Archive ⋙ Flash Fiction
Clack, clack, clack.
My fingers weave deftly through the tangled strands of yarn. Weaving, knitting, knotting. Clouds spill out from my hands, fog, mist, snow. Snow cascading everywhere, covering the land in a blanket, sending everything to sleep forever.
I sit here on my ill-begotten throne, self-imposed ivory tower, and I wait. I know not what I wait for, watching the clouds pass by, some of which I birthed, all of which I know I will never see again. Not in the same form, anyway, or in the same arrangement. Two atoms, or perhaps two crystals in a snowflake, defy fate by meeting in a single time and place and then separate, flung out in the universe. Never to meet each other again. I suppose people are the same, when you take the centuries and then the millennia into account. Two souls meet, and perhaps they spend their entire lives together, or maybe only a few minutes. And when those people die, and their souls are shredded apart and reformed like a small child's paper-mache, that meeting can never again be replicated. Never ever.
Who are you?
Who is Erin?
I don't know.
I once had a fiery soul. I once had an unsatisfied spirit, hungry for something more, something better than this mortal world could provide.
And then the muses came. Sang me to sleep at first, enthralled me with stories of the exploits of the people I saw in paintings everywhere, murals, wondering who these strange and beautiful people were that I passed by day after day. I sang in the sun, and I rolled in the grass, and words flowed from my fingers as gracefully as a spider building its web and as fiercely as a broken fire hydrant bursting out into the street. Gutters flooding, overflowing, iridescent splotches where they met the runoff from the street corner's mechanic shop set up in his garage. I made things I loved, and I loved making things.
And then the doldrums rolled in. Not all at once, although that winter night at the height of sixteen was the Fracture, the initial impact that would result in a Shatter. But to get from a Fracture to a Shatter... It was the little things. Collateral damage. A hasty word said here, a sudden packing and night spent in a hotel there. Bright stage lights, midnight nightmare frights, obsessively prodding and poking holes in reality in search of a shiny trinket I could not obtain. Sent forth from the place I'd lingered in ten years, a garden only now starting to blossom, straight into a grave where upon the light from the sun above plays.
Half a year ago, a little angel crashed through my closet and pulled me into a world unseen. That first night was rough, fraught with intimate encounters I won't sully this place recounting. Was it rape? Did I want it? It doesn't matter now. He came back every so often. Sometimes only after a few days, sometimes making me wait a whole month before he came back. Always we'd slip away through the portal in my closet, in my ceiling, in my wall to wherever he wanted me to see that day. And when I got stronger, became more accustomed to the slender colorless body he'd made for me, I started visiting him whenever I wanted. The moment in my dreams I became lucid, I yearned for his touch, yelled out his name, sought out the burn of our twin souls together as we both kicked and screamed in our respective worlds for independence. After a few months, I became acquainted with his Mistress as well. He wasn't officially under her command; it was a temporary alliance until some important work of his was done that I was never quite privy to.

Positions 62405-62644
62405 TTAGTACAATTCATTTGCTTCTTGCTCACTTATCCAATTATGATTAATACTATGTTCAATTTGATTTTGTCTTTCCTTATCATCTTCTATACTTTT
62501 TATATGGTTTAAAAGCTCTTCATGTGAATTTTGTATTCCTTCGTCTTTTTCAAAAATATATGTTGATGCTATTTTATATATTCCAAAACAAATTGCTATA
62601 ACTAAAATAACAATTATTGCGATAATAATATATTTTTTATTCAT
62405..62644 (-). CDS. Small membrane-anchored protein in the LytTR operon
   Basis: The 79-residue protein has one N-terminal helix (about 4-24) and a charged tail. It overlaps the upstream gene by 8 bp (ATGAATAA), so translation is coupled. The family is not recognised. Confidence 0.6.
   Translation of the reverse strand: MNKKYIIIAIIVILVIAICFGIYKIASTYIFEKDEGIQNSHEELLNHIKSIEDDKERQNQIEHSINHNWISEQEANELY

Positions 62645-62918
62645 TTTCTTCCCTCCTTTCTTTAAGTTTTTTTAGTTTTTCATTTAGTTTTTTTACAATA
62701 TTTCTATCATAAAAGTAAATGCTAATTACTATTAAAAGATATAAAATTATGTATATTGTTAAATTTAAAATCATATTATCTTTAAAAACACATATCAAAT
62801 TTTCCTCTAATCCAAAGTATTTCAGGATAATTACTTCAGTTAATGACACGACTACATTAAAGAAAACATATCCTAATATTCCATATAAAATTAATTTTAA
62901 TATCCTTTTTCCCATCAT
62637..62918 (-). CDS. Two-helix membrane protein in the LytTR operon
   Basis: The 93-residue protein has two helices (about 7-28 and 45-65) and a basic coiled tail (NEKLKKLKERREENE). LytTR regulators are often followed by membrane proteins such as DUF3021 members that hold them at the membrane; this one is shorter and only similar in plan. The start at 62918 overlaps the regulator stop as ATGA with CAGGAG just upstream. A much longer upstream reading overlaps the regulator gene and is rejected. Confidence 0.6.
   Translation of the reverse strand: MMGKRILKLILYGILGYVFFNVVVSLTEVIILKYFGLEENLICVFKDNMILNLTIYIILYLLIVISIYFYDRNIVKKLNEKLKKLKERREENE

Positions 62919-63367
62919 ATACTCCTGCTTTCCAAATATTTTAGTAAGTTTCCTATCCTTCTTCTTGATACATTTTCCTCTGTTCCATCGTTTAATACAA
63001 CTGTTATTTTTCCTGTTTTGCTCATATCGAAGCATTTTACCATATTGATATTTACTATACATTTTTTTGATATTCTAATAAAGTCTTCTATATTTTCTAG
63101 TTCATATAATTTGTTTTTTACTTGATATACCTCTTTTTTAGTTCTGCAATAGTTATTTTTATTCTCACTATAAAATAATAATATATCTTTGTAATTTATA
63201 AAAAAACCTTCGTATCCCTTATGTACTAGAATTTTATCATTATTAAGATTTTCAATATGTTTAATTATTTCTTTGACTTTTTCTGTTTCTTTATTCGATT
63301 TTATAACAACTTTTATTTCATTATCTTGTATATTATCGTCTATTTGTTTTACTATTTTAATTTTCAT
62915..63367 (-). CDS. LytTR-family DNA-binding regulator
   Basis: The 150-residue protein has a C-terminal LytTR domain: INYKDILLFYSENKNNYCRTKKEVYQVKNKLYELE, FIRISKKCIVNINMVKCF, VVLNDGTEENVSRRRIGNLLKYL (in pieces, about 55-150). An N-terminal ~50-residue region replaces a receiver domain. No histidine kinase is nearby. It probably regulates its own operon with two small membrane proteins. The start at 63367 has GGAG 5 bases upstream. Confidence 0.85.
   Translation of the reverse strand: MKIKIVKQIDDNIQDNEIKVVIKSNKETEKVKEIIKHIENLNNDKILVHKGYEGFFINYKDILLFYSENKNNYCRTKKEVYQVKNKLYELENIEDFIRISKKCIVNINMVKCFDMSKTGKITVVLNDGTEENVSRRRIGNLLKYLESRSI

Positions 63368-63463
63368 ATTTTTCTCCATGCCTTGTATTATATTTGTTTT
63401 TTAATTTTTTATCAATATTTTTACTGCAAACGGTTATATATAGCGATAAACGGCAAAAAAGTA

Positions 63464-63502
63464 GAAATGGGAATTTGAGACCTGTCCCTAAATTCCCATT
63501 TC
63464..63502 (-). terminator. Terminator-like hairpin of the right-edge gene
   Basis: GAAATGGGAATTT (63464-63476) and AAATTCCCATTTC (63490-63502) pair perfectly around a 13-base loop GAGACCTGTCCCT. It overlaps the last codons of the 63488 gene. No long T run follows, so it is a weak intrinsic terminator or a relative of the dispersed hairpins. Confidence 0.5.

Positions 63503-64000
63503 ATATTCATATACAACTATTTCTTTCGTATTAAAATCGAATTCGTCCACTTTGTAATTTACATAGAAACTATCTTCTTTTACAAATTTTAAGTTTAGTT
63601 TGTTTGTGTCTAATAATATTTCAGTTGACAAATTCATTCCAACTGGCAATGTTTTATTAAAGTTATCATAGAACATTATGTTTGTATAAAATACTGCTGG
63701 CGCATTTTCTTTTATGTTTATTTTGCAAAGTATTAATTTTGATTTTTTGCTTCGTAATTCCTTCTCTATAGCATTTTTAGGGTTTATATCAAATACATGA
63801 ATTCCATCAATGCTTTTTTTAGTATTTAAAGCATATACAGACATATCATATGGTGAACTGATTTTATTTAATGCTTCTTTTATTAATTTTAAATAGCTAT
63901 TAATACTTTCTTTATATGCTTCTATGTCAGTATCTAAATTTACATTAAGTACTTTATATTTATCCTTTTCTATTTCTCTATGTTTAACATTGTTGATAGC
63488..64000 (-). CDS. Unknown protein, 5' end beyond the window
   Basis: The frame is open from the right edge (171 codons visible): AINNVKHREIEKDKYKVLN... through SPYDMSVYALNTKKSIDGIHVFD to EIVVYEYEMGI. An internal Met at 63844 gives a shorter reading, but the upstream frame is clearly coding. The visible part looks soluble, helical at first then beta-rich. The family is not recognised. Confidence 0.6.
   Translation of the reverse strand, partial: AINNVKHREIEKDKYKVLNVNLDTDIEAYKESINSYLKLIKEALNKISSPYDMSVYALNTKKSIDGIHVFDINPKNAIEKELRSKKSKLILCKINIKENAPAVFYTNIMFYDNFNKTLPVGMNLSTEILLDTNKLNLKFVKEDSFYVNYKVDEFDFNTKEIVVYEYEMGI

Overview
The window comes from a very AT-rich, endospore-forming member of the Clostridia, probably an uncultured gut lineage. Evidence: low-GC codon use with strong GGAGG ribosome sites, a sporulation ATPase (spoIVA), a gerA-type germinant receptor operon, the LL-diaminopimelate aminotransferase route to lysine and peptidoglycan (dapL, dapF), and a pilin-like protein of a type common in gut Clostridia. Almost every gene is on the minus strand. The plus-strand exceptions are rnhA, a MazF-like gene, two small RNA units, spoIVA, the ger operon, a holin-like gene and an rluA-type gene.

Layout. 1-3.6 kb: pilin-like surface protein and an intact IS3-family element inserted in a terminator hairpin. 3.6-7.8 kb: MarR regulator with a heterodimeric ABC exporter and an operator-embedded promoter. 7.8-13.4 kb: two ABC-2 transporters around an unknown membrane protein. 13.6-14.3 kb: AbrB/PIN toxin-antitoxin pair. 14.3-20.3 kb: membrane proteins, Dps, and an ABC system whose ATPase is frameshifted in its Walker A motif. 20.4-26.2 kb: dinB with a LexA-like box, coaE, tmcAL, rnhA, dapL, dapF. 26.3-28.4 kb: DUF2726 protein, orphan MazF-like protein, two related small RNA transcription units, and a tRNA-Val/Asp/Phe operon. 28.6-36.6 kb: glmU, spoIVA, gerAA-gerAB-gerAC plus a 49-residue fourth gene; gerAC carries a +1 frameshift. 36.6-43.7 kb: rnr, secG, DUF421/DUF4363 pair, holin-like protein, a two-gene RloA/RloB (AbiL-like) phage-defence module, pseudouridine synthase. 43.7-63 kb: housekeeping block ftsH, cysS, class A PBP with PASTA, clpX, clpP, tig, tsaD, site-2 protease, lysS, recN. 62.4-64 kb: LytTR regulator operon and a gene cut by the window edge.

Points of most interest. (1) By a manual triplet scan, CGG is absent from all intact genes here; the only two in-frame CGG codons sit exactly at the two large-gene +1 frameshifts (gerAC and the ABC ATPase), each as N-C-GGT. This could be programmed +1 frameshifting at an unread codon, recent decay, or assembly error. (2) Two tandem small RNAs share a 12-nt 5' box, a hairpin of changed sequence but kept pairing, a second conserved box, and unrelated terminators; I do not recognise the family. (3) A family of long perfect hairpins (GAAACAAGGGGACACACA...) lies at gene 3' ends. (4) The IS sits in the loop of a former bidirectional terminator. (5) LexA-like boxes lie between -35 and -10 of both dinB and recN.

He was calmer when I was at his side. Shy, almost. Like rage was the only emotion he'd ever learned, and he hadn't considered the possible need to comprehend any other.
I shouldn't have been surprised when, in the depths of my despair, he offered to prepare a place for me in his home. A place where I could be free from the worries of my earthly home. Safe from the tyrannies of the men in my own home.
The muses pull me to cleave the night and leave this world unseen.
You can't seen me anymore. My work is complete to the muses' satisfaction. Seven books and countless poems to my name. And when the time came, I answered the angel's call. We shot through the sky, no possession to my name other than the little flash drive hanging from my neck, just like he'd specified I was allowed to take with me.
I thought it would be bliss.
It wasn't bliss. He hollowed me out, carved out my organs, replaced them with a hollow shell of a rib cage. Barely above the level of a doll. And then he disappeared, and his Mistress, hating humans but only ever tolerating me for my angel's benefit, cast me out. And what was the earth to do with a girl who'd sworn eternal perdition the moment her pen had lifted from the page for the last time? I drowned in the clouds. I practically became one myself. Drifted down to the earth in a pillar and turned that into an abode instead.
"Come home, Cloud," Cirno says, his face cocky and full of glee.
But clouds have no home. Clouds have no face. Clouds move across the sky with poise and grace.
And then they evaporate and disappear.
And yet some part of my weary heart refuses to disappear.